A key advantage of additive manufacturing (AM) is that it allows the fabrication of lattice structures for customised biomedical implants with high performance. This paper presents the use of statistical approaches in design optimisation of additively manufactured titanium lattice structures for biomedical implants. Design of experiments using response surface and analysis of variance were carried out to study the effect design parameters on the properties of the AM lattice structures such as ultimate compression strength, specific compressive strength, elastic modulus, and porosity. In addition, the lattice dimensions were optimized to fabricate a diamond cellular structure with properties that match human bones. The study found that the length of a diamond-shaped unit cell strut is the most significant design parameter. In particular, the porosity of the unit cell increases as the strut length increases, while it had a significant reverse effect on the specific compressive strength, elastic modulus and ultimate compression strength. On the other hands, increasing the orientation angle was found to reduce both the specific compressive strength and modulus of elasticity of the lattice structure. An optimised lattice structure with strut diameter of 0.84 mm, length of 3.29 mm and orientation angle of 47° was shown to have specific compressive strength, elastic modulus, ultimate compression strength and porosity of 37.8 kN.m/kg, 1 GPa, 49.5 MPa and 85.7%, respectively. A cellular structure with the obtained properties could be effectively applied for trabecular bones replacement surgeries.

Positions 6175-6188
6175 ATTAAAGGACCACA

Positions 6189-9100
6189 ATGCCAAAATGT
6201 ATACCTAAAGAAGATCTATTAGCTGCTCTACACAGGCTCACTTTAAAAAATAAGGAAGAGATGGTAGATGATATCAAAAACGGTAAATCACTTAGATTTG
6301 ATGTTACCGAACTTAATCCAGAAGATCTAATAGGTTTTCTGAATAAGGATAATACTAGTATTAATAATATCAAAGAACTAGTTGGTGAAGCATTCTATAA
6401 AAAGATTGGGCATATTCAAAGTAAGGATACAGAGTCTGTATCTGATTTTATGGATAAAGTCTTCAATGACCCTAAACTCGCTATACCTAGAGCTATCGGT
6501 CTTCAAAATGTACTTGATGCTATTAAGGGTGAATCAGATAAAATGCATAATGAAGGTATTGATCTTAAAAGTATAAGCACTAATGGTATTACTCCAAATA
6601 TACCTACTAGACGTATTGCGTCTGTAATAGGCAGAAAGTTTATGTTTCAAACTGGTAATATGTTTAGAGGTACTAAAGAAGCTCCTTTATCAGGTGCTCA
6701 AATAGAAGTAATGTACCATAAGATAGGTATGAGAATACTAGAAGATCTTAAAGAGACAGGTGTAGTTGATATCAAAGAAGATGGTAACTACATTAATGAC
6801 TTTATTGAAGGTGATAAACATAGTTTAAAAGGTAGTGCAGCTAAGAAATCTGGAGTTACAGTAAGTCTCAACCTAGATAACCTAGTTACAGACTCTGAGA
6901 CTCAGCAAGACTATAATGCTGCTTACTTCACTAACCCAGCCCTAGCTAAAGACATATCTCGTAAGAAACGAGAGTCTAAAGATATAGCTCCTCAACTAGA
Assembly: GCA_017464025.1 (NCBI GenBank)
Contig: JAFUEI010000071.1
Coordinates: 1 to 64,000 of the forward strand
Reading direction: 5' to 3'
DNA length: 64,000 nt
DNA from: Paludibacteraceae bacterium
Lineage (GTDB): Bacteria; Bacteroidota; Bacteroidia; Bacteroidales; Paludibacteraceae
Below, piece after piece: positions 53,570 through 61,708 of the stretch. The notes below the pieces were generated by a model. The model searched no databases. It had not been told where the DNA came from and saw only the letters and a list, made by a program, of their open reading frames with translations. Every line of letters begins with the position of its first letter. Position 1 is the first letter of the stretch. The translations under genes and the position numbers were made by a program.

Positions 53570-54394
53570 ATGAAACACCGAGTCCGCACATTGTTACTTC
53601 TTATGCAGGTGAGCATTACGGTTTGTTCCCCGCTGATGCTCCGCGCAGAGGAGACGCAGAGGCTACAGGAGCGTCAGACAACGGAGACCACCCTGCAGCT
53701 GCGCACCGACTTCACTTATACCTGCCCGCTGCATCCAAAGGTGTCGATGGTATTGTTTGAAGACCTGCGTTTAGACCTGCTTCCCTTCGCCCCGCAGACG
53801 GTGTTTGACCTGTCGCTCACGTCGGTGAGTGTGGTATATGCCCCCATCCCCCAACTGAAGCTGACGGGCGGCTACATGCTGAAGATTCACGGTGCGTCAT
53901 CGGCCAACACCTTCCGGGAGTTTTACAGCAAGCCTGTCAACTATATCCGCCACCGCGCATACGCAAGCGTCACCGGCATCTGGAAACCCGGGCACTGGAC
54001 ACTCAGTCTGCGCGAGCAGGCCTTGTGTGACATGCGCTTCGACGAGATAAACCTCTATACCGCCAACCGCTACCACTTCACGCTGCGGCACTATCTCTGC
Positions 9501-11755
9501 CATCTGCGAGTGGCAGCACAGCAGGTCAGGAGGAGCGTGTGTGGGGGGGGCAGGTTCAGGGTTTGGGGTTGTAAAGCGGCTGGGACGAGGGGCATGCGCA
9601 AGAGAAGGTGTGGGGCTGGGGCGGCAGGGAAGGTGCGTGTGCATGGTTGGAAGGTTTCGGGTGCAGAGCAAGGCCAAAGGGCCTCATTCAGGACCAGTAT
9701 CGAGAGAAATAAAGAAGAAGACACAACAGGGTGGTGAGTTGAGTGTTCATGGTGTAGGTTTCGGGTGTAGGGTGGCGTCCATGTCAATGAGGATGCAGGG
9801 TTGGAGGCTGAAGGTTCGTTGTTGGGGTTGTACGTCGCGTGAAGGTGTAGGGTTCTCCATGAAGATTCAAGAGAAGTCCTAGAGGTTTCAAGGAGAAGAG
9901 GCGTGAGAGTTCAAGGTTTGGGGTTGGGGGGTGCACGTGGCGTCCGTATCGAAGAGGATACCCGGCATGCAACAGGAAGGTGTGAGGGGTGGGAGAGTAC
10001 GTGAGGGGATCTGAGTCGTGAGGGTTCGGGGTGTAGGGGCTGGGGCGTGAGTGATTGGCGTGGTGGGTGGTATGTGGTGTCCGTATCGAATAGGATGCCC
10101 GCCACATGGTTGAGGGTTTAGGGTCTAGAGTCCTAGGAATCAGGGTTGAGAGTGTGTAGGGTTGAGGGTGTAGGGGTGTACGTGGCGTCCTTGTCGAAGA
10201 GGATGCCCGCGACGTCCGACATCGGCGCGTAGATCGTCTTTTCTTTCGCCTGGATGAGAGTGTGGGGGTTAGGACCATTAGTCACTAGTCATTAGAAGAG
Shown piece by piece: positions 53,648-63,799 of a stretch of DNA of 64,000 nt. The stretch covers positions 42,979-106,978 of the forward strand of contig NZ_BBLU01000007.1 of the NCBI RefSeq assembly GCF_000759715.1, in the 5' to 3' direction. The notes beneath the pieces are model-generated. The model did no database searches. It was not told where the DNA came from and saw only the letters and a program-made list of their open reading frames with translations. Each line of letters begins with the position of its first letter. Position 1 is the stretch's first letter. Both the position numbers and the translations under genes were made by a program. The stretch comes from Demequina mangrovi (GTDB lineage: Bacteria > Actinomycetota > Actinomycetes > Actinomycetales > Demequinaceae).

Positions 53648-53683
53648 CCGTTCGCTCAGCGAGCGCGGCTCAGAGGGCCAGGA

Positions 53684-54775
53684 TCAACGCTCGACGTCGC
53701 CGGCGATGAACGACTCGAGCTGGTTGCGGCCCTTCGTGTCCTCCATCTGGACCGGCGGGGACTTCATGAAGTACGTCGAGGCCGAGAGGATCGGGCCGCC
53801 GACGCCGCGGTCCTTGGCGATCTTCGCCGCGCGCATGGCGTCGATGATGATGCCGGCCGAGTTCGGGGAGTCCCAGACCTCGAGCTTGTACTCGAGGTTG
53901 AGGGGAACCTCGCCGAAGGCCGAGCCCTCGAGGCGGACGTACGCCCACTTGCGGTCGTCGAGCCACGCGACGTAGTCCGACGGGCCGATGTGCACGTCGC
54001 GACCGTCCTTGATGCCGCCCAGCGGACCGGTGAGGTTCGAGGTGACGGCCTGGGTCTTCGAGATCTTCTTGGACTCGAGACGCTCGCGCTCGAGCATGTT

|Journal||The International Journal of Advanced Manufacturing Technology|
|Publication status||Accepted/In press - 20 Aug 2020|